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Traffic police deployed against EuroMaidan protesters

Halya Coynash
Ukraine’s traffic police are as notorious as the country’s roads, and both are best avoided. This is not an option for people taking part in the EuroMaidan peaceful protests and current interference and pressure seem likely to increase with the creation of a new special force unit

The "AutoMaidan" car rally outside the president’s residence at Mezhyhirya (Photo:

Ukraine’s traffic police are as notorious as the country’s roads, and both are best avoided.  This is not an option for people taking part in the EuroMaidan peaceful protests, not only because many come to Kyiv from other parts of the country.  The traffic police have been widely used to prevent people physically reaching the demonstrations as well as to intimidate those taking part.  A new traffic police special force unit whose formation was announced on Jan 2, is likely to increase interference. 

Since the “AutoMaidan” car procession on Dec 29 to the president’s controversial residence at Mezhyhirya and the sumptuous homes of others in high positions, activists and journalists who took part have had visits from traffic police officers, or have been invited in for a “chat”.  Such measures are overtly intimidating – and illegal since both visits and “invitations” are beyond the specific powers of the traffic police.   The officers’ claim in each case that they are investigating the failure of participants in the car procession to stop at the demand of police officers is also unconvincing. Even if they made some kind of general gesture calling on drivers to stop, an individual driver is only obliged to pull over if an officer specifically points to his or her car. 

It is drearily predictable that these inept measures are being applied against protesters who headed for Viktor Yanukovych’s residence at Mezhyhirya.   All attempts since Yanukovych became president to hold peaceful protests near the vast estate, and to demand openness about the former state residence believed to have been privatized through questionable dealings have resulted in court bans, some administrative terms of imprisonment and informal methods of pressure.  Given that one of the journalists most active in exposing corrupt schemes, Tetyana Chornovol is still in hospital after a savage attack on Dec 25, traffic police attempts to intimidate other civic activists and journalists are doing the president no favours.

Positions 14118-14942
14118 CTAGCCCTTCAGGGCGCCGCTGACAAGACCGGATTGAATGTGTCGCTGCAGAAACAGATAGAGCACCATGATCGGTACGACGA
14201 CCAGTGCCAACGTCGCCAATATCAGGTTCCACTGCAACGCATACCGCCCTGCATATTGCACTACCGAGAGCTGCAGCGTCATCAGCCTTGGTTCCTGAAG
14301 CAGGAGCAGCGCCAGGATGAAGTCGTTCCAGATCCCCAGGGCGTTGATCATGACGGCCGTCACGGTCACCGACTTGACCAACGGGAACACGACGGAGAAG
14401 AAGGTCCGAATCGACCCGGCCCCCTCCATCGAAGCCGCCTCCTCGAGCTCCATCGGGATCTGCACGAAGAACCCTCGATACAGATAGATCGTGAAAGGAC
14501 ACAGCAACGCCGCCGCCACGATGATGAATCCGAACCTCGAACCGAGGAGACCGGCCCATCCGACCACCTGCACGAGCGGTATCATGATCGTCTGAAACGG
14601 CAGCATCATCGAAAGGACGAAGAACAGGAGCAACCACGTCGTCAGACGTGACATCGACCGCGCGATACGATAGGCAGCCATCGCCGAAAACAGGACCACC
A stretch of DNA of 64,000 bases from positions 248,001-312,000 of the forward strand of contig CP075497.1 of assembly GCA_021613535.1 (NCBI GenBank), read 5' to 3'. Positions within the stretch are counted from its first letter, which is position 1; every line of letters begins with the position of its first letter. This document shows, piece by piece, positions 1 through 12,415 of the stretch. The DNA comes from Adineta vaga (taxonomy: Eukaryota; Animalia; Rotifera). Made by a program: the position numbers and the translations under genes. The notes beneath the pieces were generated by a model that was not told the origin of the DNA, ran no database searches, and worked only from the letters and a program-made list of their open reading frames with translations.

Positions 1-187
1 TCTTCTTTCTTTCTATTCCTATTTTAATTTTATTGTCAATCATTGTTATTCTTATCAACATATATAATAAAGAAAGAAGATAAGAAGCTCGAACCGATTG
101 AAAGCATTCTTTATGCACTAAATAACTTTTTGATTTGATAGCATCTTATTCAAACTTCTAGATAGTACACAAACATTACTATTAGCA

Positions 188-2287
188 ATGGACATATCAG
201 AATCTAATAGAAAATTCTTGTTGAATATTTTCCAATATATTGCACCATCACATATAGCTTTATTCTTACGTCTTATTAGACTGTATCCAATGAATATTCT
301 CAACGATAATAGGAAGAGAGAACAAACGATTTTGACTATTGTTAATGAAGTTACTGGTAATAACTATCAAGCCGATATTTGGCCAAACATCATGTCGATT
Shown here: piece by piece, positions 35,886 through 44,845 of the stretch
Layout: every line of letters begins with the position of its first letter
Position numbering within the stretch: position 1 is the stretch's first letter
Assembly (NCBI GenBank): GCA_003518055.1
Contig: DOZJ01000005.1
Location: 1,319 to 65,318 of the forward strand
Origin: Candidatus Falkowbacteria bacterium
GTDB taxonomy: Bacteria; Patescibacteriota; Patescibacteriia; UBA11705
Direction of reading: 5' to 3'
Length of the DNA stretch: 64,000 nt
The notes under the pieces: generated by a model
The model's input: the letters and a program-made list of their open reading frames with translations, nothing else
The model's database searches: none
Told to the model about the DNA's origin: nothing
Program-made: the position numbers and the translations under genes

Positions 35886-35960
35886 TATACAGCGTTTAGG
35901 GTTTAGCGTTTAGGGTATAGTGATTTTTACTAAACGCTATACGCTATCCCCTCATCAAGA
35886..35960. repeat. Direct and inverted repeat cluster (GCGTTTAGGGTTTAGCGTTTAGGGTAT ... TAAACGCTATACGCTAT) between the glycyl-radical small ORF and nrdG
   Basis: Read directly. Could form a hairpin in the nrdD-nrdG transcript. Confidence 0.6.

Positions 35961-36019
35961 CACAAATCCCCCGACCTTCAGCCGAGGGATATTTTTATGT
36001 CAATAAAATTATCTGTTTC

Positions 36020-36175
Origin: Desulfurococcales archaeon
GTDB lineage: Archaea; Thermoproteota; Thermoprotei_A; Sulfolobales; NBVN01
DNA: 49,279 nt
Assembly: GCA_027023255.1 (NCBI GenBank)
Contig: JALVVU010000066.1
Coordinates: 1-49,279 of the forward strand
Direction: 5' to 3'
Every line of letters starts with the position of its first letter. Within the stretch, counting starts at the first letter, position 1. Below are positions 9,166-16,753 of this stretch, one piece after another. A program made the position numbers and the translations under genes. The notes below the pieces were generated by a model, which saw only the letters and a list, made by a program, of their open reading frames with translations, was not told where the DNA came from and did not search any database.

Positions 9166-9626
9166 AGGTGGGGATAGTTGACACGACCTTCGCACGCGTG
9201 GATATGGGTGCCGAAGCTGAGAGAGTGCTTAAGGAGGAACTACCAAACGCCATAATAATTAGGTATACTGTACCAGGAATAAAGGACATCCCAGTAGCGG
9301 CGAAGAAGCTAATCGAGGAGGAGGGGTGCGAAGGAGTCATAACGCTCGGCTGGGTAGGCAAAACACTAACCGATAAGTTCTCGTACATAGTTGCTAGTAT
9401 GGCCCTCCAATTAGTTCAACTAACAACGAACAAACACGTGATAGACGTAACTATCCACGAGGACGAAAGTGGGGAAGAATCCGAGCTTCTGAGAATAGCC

They prompt equally uncharitable thoughts about other high-ranking public officials.  The attack on Chornovol came after she posted photos of the opulent conditions in which interior minister Vitaliy Zakharchenko lives, and before she had a chance to post similar photos of the residence of the prosecutor general, Viktor Pshonka. The probable attempt on her life came just days after a second potentially fatal attack on representatives of the traffic police watchdog Road Control.  These coincided with two criminal prosecutions on preposterous charges against Road Control’s Andriy Dzyndzya and his lawyer Viktor Smaliy.  

Instead of measures to find those guilty of the above-mentioned attacks, an equally serious assault on Kharkiv EuroMaidan activist Dmytro Pylypets and others, the police have responded by organizing a special force unit, probably formed from the previous COBRA unit.  The latter was frequently exposed by Road Control which asserts that its purported role of catching officials as well as their privileged offspring was purely nominal, and in fact they stopped ordinary drivers, falsified evidence and extorted bribes. 

The new unit announced on Thursday will work from Jan 1 to 31 in Kyiv and the Kyiv oblast.  “The measures will activate prophylactic work aimed at preventing accidents; reducing the consequences of road accidents; and countering unlawful activities linked with the use of vehicles.”  As with the use of Berkut riot police, the deployment and functions of this new unit are regulated by a minister’s order, not a law which would at least have to be considered by parliament and be subject to public scrutiny. 

If the aim were seriously to avoid accidents, there would be no reason to use a special force unit and every justification in extending the actions to cover the entire country.  It is small wonder that Road Control, together with EuroMaidan activists, assume that this is yet another method to intimidate and crush the pro-EU EuroMaidan movement. 

The techniques have been used widely over the last four years.  Road Control is correct to advise people of their rights however the methods are often more insidious.  Traffic police can make it clear to transport companies that they will encounter difficulties in the future if they carry protesters.  Or they can scrutinize the car or people’s documents until they find something, or claim to have.  Such methods often work, and it seems likely that their frequency will increase over the next month. 

On the other hand anger remains intense at the government’s use of force against peaceful protesters, at the increasing number of attacks on civic activists and other repressive measures.  The regime is resorting to its standard methods of pressure.  Their effect, however, is much less predictable. 

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